HMRC has raised £48bn from eight new taxes that the UK government has introduced over the last decade, according to research by UHY Hacker Young.
The firm has said the the highest yielding tax that has been introduced is the Bank Levy, a tax on UK banks requiring them to pay above the normal corporation tax, which generated £24.1bn since it was introduced in 2016.
In addition, the Apprenticeship Levy, which was created to fund new and existing apprenticeships, generated £9.7bn since it was introduced in 2017.
Finally, the Bank Surcharge, which adds an additional 8% tax on UK banks profits, has generated £7.6bn since it was brought into practice in 2016.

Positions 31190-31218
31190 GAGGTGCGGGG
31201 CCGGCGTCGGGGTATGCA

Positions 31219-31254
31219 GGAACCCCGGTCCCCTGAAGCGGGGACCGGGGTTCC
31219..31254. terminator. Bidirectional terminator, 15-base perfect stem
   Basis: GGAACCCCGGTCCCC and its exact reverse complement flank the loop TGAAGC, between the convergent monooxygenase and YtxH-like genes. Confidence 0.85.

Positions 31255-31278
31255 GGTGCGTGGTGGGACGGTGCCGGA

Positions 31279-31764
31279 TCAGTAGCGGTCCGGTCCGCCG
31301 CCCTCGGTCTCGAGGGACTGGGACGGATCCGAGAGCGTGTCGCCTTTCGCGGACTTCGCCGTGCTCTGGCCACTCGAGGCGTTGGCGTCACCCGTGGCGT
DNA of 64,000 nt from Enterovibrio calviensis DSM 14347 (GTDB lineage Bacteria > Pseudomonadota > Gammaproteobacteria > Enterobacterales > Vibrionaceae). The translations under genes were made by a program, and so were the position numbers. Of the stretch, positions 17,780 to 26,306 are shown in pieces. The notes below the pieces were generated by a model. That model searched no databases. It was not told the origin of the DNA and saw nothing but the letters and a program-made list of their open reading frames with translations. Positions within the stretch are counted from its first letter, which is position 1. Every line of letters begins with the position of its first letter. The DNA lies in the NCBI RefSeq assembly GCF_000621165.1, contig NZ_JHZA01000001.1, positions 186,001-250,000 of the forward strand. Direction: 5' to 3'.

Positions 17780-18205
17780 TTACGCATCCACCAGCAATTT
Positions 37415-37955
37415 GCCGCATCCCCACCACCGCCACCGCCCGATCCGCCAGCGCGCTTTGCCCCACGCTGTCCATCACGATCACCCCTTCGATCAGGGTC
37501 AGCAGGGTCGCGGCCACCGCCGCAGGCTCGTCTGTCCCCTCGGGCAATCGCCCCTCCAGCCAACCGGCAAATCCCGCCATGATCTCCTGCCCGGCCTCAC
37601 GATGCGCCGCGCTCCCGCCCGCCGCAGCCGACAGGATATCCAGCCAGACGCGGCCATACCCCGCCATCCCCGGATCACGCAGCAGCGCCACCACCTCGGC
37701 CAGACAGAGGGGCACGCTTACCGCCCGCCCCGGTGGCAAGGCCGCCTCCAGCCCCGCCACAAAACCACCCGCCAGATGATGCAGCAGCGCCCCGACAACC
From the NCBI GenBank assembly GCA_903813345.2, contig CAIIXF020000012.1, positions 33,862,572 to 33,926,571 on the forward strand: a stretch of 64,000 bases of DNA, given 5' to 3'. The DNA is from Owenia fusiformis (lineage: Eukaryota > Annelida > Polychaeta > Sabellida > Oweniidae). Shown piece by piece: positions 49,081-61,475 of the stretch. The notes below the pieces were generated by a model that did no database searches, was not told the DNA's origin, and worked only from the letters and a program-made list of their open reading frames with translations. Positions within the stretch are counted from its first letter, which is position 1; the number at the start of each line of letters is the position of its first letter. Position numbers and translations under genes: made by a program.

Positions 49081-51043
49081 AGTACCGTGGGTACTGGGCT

Despite the increase in returns, the new taxes brought in by successive governments since 2010 do not reflect the “governments aim to simplify the UK tax system”.
UHY Hacker Young said the UK already has “one of the most complex tax systems in the world” with a tax code almost 17,000 pages long. In comparison, Hong Kong, which has one of the simplest tax systems in the world, has a code with fewer than 300 pages.
Sean Glancy, partner at UHY Hacker Young, said: “These new taxes have been a significant burden on businesses, not just in pure financial terms, but in terms of the extra red tape that they have heaped on UK PLC.
“As the current government looks at how it can pay for the cost of Covid-19, it needs to avoid the temptation of introducing new taxes.”
He added: “Every new tax that the government introduces makes the tax system even more complex and overwhelming for the average business and individual.”